The palace is surrounded by 5 km of walls and occupies an area of 700,000 square meters at the tip of the historical peninsula. It consists of three courtyards, each serving a different purpose and was the heart, the brain, and the very center of the Ottoman Empire. Later, the harem (private quarters) of the sultans was also located within the palace. In 1924, it was turned into a museum at the request of Ataturk.
Different craftsmanship, tiles, architectural styles, and jewelry such as the famous spoonmaker’s diamond are exhibited in Topkapı Palace, reflecting the wealth of Turkish art and the mixture of different cultures.
The Bab-I Humayun, also known as the Imperial Gate, is one of the three main gates of the Topkapi Palace in Istanbul. It was built by Fatih Sultan Mehmet, who was also known as the conqueror of Istanbul. The gate allows citizens to easily enter the palace’s first courtyard.
An inscription dated 1478 by Ali bin Yahya Sofi, one of the first calligraphers in the Ottoman Empire, can be found above the gate. The tughras (calligraphic monograms) of Sultan 2.Mahmut and Abdulaziz also demonstrate that the gate was repaired by them.
The first courtyard is the only part of the palace open to the public and is accessed through the Imperial Gate. It is the largest courtyard in the palace. Visitors can see a beautiful monumental fountain, an example of 18th century Turkish art, outside of the gate. The palace bakery, mint, quarters of the palace guards, and firewood depots are also located in this courtyard. The Tiled Pavilion and the Archeological Museum can also be found in this courtyard.
The third courtyard was the private area of the sultan and could only be accessed with special permission. It consists of the harem and a reception area. The sultan would spend time with his family here, and it is popularly known as Harem-I Humayun. This section also housed the imperial education facilities, the throne room, the sultan’s treasury, and the quarters for sacred relics. Foreign ambassadors and high government officials were received by the sultan in the throne room, which is located directly opposite the entrance. For security reasons, those serving in the throne room were chosen from among the deaf and mute. The library of Ahmet III, located in the center of the courtyard, is an 18th century building that is a typical example of the harmonious blend of baroque and Turkish architectural styles.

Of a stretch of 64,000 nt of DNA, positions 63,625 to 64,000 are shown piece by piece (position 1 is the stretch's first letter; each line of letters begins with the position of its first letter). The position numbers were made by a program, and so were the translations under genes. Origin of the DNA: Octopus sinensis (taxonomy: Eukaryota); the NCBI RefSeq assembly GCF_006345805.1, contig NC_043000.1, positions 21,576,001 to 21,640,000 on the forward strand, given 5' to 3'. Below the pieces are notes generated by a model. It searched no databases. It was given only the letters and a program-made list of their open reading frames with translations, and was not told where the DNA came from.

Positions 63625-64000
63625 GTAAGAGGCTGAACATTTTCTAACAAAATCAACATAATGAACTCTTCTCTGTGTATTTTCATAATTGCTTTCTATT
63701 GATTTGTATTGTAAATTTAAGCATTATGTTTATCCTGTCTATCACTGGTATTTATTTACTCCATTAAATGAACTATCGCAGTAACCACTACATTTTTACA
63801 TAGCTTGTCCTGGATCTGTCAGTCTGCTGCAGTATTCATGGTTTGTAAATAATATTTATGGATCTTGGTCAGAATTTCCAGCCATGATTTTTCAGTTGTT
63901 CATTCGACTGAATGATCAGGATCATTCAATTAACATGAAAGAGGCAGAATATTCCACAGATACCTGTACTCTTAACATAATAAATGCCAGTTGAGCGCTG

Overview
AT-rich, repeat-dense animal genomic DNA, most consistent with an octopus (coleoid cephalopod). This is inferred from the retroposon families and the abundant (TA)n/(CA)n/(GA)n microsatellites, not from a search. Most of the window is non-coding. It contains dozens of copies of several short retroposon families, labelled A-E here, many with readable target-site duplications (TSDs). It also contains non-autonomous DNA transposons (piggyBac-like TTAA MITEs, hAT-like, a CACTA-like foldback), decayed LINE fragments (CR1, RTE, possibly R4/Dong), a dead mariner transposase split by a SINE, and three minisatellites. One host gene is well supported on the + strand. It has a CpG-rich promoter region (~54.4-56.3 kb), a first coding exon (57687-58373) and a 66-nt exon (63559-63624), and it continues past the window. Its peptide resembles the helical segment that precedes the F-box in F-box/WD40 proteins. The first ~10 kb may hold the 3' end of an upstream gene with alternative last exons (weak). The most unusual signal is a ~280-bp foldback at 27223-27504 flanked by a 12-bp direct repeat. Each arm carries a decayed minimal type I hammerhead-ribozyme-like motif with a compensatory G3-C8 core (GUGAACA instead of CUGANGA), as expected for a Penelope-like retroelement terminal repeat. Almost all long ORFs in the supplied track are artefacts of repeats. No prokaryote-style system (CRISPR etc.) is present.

The fourth courtyard is composed of a terrace, popularly known as Sofa-I Humayun, and the Tulip Garden. The Tulip Garden is surrounded by the Sofa Mansion, Sofa-I Humayun Gardens, the Sofa Mosque, the Mecidiye Mansion, and the Clothes room.
THE HAREM OF TOPKAPI
The Harem, meaning “forbidden area” in Arabic, was a private area for the sultan and other members of his family. Girls were generally brought to the harem at a young age from outside, and were educated and raised under strict conditions. The most clever and beautiful girl would be selected for the sultan and could potentially become a sultana, leading to rivalry among the women. At its inception, the Harem consisted of 400 rooms, but was later altered and expanded over the years. Only a section of the Harem is open to the public, and it is up to the visitor to imagine the colorful and lively atmosphere of the past in the dim hallways and empty rooms.
THE WEAPON COLLECTION AND THE COUNCIL HALL
The Weapon Collection and the Council Hall is a section of the Topkapı Palace Museum where a rich collection of historical weapons is displayed. The state treasure was located next to the council of state in this eight-domed building. The weapons, which were used by the Ottoman Empire, were kept and maintained in the palace armory. The collection includes not only weapons used by the sultans, but also those used by the palace and army personnel, as well as weapons captured from other countries. The Council Hall, where the council of state met, is also located in this section. The council consisted of the viziers and secretaries, and the leader vizier presided over the meetings. The sultans did not participate in the meetings, but could listen to the discussions about state matters from a high window in one of the walls, which opened to the harem section and was covered by a curtain. The hall was also used to host feasts for foreign delegations.
THE KITCHENS AND THE PORCELAIN COLLECTION
The Kitchens and Porcelain Collection section features a collection of 2,500 pieces of Chinese and Japanese porcelain. The kitchen was used by over one thousand cooks and their assistants to prepare and serve meals for the various sections of the palace. One part of the kitchens has been preserved as it was, while the others are used to display porcelain and glassware produced in Istanbul. The palace holds a total of 10,700 Chinese pieces, dating from the late Sung (13th century) and Yuan dynasties (1280-1368), through the Ming (1368-1644) to the Ch’ing period (1644-1912). Many of these are now on display in the Palace Kitchens. The collection also includes up to 730 Japanese porcelains dating from the 17th to 19th centuries, mainly Imari ware produced in and around Arita in southern Japan.